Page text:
PRETORIA - As exciting a prospect it will be for Springbok coach Allister Coetzee to field a new and revamped loose trio, he will be tossing and turning in his bed in Cardiff over the battle readiness of the players that will be wearing the No's 6, 7 and 8.
With Duane Vermeulen and Francois Louw not available for Saturday’s Test against Wales because it is outside World Rugby’s international window, Coetzee will certainly have to go with new players with the returning Siya Kolisi all but guaranteed a spot, while Dan du Preez, Oupa Mohoje and Uzair Cassiem will have to battle it for the remaining two places.
Even though Coetzee will have another option amongst the loose forwards with Pieter-Steph du Toit, the truth of the matter is that the Stormers and Western Province man is more effective in the second row and the time has come for the experiment with him at blindside flank to come to an end.
Coetzee will have to move Du Toit back to the second row anyway with Franco Mostert also being unavailable because of club commitments, leaving Coetzee with somewhat of an eased selection headache having to select two starters out of three players.
While Coetzee has taken a liking towards Du Preez and catapulted him above Mohoje and Cassiem, who were amongst the few performers in the national team last year and this year, his preference for brute force and bulky ball carriers will come into conflict with what Mohoje and Cassiem put on the table.
There is no denying that Du Preez, like his twin brother Jean-Luc, are certainties for the future but surely must wait their turn behind the more experienced and capable Mohoje and Cassiem.
In fact, Mohoje should have been treated better by Coetzee since returning from his concussion injury which he sustained in the second Test against France in June.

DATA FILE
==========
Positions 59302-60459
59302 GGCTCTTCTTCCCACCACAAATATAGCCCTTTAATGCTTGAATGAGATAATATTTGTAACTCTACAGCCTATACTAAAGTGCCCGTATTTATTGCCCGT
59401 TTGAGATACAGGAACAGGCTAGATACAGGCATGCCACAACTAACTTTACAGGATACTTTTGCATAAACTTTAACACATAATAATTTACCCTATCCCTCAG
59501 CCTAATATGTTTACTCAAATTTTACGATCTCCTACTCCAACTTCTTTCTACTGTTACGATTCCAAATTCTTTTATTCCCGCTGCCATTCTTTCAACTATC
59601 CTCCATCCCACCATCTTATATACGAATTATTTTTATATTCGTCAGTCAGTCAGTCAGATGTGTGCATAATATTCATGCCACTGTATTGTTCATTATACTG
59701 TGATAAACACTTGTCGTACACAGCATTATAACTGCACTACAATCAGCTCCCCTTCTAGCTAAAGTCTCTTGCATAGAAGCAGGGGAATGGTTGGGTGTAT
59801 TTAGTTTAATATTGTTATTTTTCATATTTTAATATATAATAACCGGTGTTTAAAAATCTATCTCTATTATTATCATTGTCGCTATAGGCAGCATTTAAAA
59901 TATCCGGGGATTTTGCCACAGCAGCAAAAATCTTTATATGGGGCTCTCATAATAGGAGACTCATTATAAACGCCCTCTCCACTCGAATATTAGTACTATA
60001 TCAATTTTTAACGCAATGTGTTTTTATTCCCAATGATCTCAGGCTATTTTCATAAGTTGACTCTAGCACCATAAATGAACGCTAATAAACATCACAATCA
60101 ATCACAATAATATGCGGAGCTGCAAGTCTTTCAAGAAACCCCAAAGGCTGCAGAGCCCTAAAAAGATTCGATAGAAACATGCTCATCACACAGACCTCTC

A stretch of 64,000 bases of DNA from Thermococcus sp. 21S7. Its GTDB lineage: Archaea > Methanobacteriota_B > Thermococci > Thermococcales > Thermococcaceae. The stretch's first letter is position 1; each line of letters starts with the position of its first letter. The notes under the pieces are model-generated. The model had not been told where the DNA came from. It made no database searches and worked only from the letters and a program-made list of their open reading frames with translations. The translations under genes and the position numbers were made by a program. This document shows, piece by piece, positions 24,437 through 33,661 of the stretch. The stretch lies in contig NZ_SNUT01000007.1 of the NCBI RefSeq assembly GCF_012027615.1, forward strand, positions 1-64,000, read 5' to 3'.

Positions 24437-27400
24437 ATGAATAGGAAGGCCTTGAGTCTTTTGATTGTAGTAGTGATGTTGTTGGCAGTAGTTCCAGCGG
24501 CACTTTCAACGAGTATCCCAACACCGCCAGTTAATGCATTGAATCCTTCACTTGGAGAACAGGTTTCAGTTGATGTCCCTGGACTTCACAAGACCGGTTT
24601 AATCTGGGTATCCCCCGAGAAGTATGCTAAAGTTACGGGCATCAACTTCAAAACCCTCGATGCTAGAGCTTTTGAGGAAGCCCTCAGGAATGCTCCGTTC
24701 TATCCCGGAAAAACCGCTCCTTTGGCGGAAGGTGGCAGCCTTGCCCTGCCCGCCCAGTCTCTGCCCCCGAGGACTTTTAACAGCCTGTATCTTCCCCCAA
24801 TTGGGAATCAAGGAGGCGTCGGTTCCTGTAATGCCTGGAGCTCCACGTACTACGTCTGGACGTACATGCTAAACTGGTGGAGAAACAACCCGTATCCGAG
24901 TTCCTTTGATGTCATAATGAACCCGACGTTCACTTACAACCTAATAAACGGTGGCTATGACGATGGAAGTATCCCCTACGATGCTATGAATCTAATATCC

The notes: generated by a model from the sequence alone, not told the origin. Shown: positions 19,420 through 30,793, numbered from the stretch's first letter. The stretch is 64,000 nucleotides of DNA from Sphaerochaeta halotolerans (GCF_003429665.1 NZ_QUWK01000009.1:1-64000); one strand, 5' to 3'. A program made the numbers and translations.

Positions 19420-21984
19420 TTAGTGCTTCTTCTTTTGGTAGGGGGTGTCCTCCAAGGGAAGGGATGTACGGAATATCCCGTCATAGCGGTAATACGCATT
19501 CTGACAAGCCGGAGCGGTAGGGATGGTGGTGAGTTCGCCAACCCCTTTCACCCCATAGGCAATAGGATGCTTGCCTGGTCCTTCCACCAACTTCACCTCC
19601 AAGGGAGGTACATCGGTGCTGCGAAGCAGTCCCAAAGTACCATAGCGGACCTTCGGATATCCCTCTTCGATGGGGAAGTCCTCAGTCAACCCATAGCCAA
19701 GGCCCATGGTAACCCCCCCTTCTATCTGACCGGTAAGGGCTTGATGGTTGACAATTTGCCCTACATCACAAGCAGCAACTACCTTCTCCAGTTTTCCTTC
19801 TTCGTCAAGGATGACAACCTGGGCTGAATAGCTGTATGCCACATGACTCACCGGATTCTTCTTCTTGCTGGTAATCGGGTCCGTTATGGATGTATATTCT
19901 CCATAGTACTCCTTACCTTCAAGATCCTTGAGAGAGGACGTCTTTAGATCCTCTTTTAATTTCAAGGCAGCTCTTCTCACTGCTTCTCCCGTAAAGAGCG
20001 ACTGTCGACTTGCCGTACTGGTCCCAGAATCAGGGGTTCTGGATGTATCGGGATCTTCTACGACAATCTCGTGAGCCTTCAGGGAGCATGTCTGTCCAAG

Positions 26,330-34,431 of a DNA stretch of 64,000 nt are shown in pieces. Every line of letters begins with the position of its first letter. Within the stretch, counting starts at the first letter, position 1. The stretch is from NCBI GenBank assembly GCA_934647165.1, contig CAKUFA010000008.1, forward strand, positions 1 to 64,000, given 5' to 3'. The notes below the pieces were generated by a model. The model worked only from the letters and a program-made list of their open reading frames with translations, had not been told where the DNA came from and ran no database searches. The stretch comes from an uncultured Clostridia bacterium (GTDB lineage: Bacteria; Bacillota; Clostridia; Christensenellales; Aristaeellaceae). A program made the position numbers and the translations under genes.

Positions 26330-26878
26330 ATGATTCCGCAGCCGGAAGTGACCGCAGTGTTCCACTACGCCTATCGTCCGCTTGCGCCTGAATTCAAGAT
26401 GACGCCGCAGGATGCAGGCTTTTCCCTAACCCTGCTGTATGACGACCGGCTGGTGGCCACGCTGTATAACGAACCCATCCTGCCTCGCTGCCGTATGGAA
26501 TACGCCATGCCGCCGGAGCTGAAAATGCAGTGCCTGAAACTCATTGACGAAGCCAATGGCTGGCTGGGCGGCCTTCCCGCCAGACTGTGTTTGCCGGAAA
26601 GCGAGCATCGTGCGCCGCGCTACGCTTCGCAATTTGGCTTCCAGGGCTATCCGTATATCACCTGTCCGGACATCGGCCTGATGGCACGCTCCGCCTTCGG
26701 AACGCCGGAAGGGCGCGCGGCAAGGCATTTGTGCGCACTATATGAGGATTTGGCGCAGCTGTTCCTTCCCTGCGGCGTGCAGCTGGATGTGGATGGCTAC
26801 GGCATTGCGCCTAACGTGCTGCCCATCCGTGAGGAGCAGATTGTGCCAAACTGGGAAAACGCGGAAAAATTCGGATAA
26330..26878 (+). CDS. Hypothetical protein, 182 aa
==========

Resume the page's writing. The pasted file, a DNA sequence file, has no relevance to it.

Not only has Mohoje had to suck the hind tit in the aftermath of returning from his injury, he has suffered the same undignified treatment many black players have endured on these end-of-year tours of carrying tackle bags and water bottles.
Mohoje is a logical starter at No 7 as a strong ball carrier and defender but more importantly as the back of the line-out option that Coetzee has waxed lyrically about in the two years in charge of the national team.
With Kolisi a dead certainty at six and Mohoje the logical selection at seven, it leaves Coetzee with the tricky choice of going with his new favourite Du Preez at eighthman or the evergreen Cassiem, who coincidentally made his Test debut against Wales just over a year ago.
Cassiem also suffered the same fate as Mohoje after getting injured in the Test against Australia in Bloemfontein and logic dictates that he deserves than being relevant on the training field alone and must feature prominently in Coetzee’s thoughts for a number eight in place of Vermeulen.
Kolisi, Mohoje and Cassiem look and sound like the perfect fit and they will also be a boost for transformation, an area where Coetzee has a dismal record since taking over the reins of the national team 17 months ago.
Coetzee is set to select his matchday 23 to face wales on Thursday afternoon. Kick-off is 4.30pm on Saturday.